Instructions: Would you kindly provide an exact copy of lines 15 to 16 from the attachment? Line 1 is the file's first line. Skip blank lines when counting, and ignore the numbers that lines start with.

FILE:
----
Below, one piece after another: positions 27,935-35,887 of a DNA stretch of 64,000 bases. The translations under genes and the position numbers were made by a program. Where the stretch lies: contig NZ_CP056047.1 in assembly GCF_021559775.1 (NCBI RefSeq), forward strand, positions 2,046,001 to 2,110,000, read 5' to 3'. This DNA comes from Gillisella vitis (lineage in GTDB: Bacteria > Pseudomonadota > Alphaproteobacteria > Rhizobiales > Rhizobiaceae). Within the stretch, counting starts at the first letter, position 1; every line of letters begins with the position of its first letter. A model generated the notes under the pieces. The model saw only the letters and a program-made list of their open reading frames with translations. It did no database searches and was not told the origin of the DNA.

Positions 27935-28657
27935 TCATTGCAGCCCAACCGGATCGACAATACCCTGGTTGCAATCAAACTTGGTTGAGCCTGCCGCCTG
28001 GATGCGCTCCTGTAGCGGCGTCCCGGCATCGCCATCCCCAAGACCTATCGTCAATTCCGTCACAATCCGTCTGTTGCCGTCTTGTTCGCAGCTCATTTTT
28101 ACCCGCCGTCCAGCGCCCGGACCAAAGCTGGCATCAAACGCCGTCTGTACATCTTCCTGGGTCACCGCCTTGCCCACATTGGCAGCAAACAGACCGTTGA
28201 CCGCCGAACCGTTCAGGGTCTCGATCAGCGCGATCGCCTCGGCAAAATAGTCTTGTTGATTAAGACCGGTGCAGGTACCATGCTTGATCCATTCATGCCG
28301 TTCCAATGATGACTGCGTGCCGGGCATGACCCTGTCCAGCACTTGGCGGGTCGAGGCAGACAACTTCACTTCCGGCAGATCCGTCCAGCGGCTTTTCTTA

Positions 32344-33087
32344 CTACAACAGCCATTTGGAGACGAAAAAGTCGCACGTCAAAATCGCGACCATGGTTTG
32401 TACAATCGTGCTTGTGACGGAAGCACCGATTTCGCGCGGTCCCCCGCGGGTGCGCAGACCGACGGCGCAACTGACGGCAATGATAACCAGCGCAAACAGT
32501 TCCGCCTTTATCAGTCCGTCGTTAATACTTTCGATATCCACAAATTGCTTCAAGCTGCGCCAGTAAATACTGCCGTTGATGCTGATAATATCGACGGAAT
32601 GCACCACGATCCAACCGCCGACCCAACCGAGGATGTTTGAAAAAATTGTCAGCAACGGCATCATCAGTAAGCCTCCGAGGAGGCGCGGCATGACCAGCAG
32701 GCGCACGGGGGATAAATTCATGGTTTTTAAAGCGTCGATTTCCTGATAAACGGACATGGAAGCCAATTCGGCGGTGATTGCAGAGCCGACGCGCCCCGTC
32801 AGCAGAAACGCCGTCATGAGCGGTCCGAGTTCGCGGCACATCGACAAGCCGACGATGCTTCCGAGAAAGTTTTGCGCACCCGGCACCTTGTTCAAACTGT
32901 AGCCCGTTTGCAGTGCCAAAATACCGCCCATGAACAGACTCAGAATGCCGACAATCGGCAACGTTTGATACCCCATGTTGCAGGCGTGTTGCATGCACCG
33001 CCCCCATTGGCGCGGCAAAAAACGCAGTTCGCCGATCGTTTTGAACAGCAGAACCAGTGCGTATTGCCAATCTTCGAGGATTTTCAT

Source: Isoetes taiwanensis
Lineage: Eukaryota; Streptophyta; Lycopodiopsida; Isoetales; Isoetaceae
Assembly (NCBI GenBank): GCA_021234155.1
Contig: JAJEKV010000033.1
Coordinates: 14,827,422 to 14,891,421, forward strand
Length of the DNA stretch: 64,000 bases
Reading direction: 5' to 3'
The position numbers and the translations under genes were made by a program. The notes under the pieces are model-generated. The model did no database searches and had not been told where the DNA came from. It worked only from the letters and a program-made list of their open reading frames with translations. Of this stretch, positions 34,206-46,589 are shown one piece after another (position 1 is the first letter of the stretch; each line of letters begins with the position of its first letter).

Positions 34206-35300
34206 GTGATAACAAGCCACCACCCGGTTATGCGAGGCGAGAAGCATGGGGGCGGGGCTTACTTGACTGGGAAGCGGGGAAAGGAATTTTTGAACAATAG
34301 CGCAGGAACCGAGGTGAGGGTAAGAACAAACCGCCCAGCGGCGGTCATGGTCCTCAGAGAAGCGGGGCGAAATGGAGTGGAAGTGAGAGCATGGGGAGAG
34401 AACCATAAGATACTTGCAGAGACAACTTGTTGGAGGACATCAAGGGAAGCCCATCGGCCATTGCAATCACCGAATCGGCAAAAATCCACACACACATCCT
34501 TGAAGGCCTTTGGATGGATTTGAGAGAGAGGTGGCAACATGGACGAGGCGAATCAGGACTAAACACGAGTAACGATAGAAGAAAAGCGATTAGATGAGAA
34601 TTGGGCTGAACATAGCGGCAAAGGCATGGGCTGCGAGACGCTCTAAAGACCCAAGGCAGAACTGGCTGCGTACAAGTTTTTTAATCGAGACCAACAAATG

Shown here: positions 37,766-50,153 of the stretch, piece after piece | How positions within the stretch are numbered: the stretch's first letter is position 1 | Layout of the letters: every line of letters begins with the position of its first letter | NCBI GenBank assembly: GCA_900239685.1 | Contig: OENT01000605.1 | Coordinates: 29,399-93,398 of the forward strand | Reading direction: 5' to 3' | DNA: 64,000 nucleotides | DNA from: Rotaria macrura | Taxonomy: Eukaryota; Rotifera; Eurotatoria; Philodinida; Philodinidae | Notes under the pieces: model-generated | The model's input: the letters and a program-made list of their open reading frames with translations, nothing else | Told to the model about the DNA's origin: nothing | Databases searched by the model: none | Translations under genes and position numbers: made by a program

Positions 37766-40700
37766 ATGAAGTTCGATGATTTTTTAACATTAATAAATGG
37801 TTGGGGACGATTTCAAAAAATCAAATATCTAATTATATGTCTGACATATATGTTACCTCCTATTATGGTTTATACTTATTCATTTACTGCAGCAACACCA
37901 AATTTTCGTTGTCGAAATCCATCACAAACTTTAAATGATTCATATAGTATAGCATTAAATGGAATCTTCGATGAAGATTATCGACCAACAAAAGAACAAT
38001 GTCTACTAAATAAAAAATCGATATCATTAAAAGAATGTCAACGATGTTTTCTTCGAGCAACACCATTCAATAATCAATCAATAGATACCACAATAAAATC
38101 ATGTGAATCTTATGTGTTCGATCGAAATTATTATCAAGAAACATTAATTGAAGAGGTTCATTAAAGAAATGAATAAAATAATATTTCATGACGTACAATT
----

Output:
32901 AGCCCGTTTGCAGTGCCAAAATACCGCCCATGAACAGACTCAGAATGCCGACAATCGGCAACGTTTGATACCCCATGTTGCAGGCGTGTTGCATGCACCG
33001 CCCCCATTGGCGCGGCAAAAAACGCAGTTCGCCGATCGTTTTGAACAGCAGAACCAGTGCGTATTGCCAATCTTCGAGGATTTTCAT